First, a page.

China opened its second railway line in Tibet, constructed at a cost of $ 2.16 billion, close to Indian border in Sikkim. The rail link will make efficient mobility of its military in the remote and strategic Himalayan region.
The railway line stretched over 253 km connects Tibet’s provincial capital Lhasa with Xigaze, the second-largest city in Tibet and also the traditional seat of the pro-Beijing Panchen Lama – considered second important Monk in Tibetan hierarchy.
The rail link close to the Indian border in Sikkim is also near China’s border with Nepal and Bhutan. It cuts the travel time between Lhasa and Xigaze from the current 4 hours by road to around 2 hours. The line is the second railway line in Tibet and an extension of the Qinghai-Tibet railway, the world’s highest rail link connecting China’s mainland with Tibet.
China’s other Rail Links close to India
- China launched the railway to Lhasa which passes icy mountains on the Tibetan highlands, reaching altitudes as high as 5,000 m (16,400 ft) above sea level.
- China plans to build a new important railway line in Tibet close to Arunachal Pradesh, which Chinese analysts say could act as a “bargaining chip” during the border negotiations with India.
- China is also expected to start the construction of another railway line linking Lhasa to Nyingchi in the east. Nyingchi is located near Arunachal Pradesh, the closest area to the border. The railway expansion will link Nepal, Bhutan and India by 2020.
- China will construct a railway linking Xigaze with Gyirong County near Nepal under its five year plan ending 2020. Gyirong county has a checkpoint connecting Nepal and Yatung county, close to Indian border near Sikkim and Bhutan, a trade centre bordering India and Bhutan.
In a sharp contrast to the 100,000 tigers that once lived in the wild a century ago, the number now has reduced to just 3,200. This was revealed by a latest report released by the World Wide Fund (WWF).
WWF has also expressed their willingness to assist the conservation efforts being made by the 13 tiger-range countries – India, Bangladesh, Bhutan, China, Cambodia, Indonesia, Laos, Malaysia, Myanmar, Nepal, Russia, Thailand, and Vietnam – which in 2010 set the target of doubling of wild tiger population by 2022.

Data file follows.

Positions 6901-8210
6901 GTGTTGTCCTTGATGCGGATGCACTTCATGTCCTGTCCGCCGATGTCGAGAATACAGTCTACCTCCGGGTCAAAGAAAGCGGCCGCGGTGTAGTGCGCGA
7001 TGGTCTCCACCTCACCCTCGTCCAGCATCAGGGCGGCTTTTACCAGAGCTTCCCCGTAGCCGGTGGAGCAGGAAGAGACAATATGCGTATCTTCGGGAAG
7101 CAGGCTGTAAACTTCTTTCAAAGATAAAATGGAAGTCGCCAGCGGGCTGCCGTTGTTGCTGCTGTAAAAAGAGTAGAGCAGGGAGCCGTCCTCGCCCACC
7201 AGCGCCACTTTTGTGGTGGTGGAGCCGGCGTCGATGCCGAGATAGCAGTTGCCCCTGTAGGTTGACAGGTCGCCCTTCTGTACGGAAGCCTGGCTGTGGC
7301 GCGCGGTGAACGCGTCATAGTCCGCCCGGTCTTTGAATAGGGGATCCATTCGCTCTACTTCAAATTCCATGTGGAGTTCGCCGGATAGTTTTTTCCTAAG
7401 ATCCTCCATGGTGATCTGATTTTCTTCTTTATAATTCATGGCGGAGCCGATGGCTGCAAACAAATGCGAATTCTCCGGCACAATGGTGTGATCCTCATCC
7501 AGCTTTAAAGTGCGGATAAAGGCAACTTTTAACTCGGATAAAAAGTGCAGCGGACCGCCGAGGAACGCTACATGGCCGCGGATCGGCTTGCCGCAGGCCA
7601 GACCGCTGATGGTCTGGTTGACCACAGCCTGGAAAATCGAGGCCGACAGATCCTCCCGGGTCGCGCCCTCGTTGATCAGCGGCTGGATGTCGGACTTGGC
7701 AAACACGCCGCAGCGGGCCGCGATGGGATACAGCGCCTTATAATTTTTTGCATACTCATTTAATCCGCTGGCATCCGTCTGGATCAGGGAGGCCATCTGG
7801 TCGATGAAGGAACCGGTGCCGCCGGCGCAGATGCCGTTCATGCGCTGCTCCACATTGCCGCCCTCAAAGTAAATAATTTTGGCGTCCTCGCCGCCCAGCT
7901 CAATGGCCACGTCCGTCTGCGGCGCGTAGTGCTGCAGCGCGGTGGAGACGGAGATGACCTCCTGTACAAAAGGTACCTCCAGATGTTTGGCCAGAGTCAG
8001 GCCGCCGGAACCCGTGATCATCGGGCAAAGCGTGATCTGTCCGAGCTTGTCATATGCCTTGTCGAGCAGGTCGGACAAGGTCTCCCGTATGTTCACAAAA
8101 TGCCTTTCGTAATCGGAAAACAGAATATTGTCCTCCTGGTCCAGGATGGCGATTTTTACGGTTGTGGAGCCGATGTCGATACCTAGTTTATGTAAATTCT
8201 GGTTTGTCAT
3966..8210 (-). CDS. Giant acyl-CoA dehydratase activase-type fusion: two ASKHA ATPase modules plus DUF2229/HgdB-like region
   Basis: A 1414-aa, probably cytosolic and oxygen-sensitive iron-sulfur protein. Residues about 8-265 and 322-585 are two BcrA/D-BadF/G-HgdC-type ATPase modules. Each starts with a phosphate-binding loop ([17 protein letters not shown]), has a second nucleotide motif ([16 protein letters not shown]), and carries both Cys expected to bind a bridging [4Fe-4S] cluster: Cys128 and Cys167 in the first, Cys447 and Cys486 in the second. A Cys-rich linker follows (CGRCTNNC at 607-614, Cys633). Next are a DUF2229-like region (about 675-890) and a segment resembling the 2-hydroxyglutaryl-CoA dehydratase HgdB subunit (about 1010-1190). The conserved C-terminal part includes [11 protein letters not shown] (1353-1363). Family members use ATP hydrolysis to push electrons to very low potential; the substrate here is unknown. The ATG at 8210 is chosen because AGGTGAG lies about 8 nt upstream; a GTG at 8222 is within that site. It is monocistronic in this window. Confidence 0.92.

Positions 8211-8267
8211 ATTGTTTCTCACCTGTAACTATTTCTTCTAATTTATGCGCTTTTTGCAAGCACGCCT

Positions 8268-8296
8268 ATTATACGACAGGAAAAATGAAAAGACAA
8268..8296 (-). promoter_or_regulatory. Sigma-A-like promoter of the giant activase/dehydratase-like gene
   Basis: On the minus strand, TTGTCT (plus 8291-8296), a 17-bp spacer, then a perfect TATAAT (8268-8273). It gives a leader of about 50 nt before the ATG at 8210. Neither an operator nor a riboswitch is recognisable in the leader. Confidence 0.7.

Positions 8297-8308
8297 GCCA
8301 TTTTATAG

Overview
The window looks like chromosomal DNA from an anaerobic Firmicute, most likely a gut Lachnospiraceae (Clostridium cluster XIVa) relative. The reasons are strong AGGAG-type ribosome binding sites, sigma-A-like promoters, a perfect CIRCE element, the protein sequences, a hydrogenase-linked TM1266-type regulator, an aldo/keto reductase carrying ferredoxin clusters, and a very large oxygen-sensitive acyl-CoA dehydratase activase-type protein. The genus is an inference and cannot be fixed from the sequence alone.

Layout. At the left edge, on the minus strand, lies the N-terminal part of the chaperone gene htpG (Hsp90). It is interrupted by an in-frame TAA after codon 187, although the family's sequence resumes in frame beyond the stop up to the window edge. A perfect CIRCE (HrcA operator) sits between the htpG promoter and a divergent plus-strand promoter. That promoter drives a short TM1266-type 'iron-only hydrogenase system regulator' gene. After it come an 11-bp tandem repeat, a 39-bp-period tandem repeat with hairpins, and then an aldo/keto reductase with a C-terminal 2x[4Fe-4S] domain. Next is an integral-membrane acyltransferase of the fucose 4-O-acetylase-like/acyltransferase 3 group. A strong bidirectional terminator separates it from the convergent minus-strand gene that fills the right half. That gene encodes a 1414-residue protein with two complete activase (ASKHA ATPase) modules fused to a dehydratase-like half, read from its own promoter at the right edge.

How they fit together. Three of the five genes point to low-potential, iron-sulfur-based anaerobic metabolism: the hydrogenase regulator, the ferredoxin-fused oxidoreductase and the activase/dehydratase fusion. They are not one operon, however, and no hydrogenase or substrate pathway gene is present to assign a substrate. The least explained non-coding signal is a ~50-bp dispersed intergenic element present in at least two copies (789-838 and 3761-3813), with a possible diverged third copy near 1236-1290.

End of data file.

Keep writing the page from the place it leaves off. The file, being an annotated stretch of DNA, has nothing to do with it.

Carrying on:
The report which coincided with the International Tiger Day on July 29 warns that the largest of all the Asian big cats could go extinct in the wild mainly due to poaching and habitat destruction.
WWF considers ‘poaching’ as the biggest threat to wild tigers since their parts are used for traditional medicine, folk remedies, and increasingly as a status symbol among some Asian cultures.
On his first foreign visit after becoming PM, Narendra Modi who is on a two-day Bhutan visit promised to foster bilateral ties which he described as “B2B —Bharat to Bhutan” as he held talks with the Bhutanese King and countries Prime Minister, discussing an entire range of relationship between the two nations.
He announced doubling of scholarships granted to Bhutanese students in India which will now be worth Rs 2 crore. Modi also assured to help Bhutan in establishing a digital library, which will provide access to Bhutanese youth to two million books and periodicals.
Prime Minister’s visit to Bhutan holds significance since China has lately scaled up efforts to persuade it and set up full-fledged diplomatic relationship with Bhutan.
The Namibian government has purchased 3,400 India-made Electronic Voting Machines (EVMs) for its presidential polls. Previously, India-made EVMs have been used by other countries in Asia to conduct smooth and fair elections.
The EVMs have been bought at a cost of Namibian $10 million (approx $948,000) from Bengaluru-based public sector unit, Bharat Electronic Limited (BEL). The South African nation Namibia, which had ordered 1,700 EVMs in 2013, placed another order earlier this year, is the first African country to use such machines in any of its polls.
What prompted Nambia to buy EVMs (Electronic Voting Machines) from India?
Namibia is keen on purchasing the Indian made EVMs for its benefits like faster results, reduction in the number of spoilt ballots, low expenses in conducting the polls, and the elimination of manipulation avenues. Other features of attraction include newly introduced ‘None of the Above’ (NOTA), in-built clocks and Braille markings for the visually impaired. The machine eliminates the possibility of vote tempering by displaying the time when the vote was cast along with recording the ballot. It also gives hourly polling updates.
Which countries have purchased Indian EVMs in past?